On 7 June 1903, Adelia A. Warren, Mrs. Robert Warren, of Bowdoinham, Maine, died, age 48, leaving behind a bereft husband and two sons: 28-year-old Randall S. and 33-year-old Edwin W. Just six months later, it was reported that Mrs. Warren, a Spiritualist, had returned to try to communicate with the family through a mirror.
The final chapter in my book The Ghost Wore Black: Ghastly Tales from the Past tells of a little-known 19th-century panic over those mistresses of the dark, The Women in Black. They were the female equivalent of Spring-heeled Jack, without the flames and (sometimes) the leaping, and they terrified communities across the United States from roughly 1865 to 1915.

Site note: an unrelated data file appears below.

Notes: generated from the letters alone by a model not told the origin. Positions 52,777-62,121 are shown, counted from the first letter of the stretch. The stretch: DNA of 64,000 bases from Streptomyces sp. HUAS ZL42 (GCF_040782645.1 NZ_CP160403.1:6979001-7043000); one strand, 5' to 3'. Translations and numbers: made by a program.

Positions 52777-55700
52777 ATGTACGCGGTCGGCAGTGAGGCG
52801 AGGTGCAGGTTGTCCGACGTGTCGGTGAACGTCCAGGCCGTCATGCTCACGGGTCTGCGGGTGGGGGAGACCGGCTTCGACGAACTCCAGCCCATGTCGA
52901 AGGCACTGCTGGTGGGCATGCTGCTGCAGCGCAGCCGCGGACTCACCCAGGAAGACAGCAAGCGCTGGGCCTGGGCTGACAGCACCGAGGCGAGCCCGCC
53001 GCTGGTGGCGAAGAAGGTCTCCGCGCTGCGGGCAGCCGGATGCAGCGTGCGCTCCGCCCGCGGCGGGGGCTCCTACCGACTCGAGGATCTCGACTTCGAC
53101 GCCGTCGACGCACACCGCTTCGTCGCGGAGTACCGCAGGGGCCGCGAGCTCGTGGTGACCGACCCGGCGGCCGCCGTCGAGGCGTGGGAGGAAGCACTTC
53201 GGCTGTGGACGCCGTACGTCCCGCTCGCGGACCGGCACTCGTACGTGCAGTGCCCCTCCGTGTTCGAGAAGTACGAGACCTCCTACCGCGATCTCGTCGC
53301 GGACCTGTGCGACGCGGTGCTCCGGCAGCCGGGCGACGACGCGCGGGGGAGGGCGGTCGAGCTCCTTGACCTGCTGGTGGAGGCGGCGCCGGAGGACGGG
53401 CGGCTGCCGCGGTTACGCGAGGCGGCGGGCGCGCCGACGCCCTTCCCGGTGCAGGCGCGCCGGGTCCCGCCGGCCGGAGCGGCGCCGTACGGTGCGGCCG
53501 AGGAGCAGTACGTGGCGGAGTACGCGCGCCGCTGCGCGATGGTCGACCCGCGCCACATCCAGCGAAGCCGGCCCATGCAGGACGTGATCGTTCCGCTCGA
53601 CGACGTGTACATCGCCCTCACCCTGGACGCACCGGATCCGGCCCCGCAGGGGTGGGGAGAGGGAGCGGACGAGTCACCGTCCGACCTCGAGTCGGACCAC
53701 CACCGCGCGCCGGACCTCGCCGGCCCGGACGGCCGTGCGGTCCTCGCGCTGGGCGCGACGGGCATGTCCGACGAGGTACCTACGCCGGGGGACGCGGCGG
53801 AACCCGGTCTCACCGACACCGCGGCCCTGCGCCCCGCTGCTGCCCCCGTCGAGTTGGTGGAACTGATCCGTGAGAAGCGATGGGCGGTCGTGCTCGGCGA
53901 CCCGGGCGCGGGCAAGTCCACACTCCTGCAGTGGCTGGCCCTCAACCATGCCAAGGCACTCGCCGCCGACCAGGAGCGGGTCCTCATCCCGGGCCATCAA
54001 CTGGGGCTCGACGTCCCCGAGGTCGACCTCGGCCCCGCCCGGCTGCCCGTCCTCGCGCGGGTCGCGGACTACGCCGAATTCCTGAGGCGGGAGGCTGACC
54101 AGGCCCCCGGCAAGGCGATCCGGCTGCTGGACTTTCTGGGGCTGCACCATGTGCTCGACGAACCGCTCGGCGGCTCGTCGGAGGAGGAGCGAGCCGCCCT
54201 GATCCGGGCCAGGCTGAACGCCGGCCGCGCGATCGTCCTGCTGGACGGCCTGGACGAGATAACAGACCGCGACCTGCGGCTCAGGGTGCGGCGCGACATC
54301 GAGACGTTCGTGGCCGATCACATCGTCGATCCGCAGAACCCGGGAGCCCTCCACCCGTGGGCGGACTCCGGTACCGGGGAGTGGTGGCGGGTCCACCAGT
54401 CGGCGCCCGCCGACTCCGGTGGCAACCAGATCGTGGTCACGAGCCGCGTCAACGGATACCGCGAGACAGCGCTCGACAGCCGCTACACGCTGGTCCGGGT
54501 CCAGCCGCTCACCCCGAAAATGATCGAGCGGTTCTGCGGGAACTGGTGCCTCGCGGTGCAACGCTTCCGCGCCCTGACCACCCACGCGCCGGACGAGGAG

The folktale “The Golden Arm,” is a classic ghost story long told at sleepovers and around the campfire. It is paralleled in this ghost story linked with an Ohio River steamship disaster. Steam packets United States and America collided in the Ohio River December 4, 1868, two miles above Warsaw, Kentucky.
As we have all painted our faces like La Calavera Catrina and are munching sugar skulls to honor our Dear Departed on this Day of the Dead, let us settle down among the marigolds for a ghost story. On previous holidays, we have met a faithful dead nun and a skeletal bishop with his evil raven companion. Today we go to a churchyard in San Juan where a seductive entity sought its prey.
There is a horrific tale called “The Croglin Grange Vampire” told by Augustus Hare in The Story of My Life (1896/1900). The hideous Thing in this story from Van Wert, Ohio is strongly reminiscent of Hare’s unearthly creature found in a churchyard vault.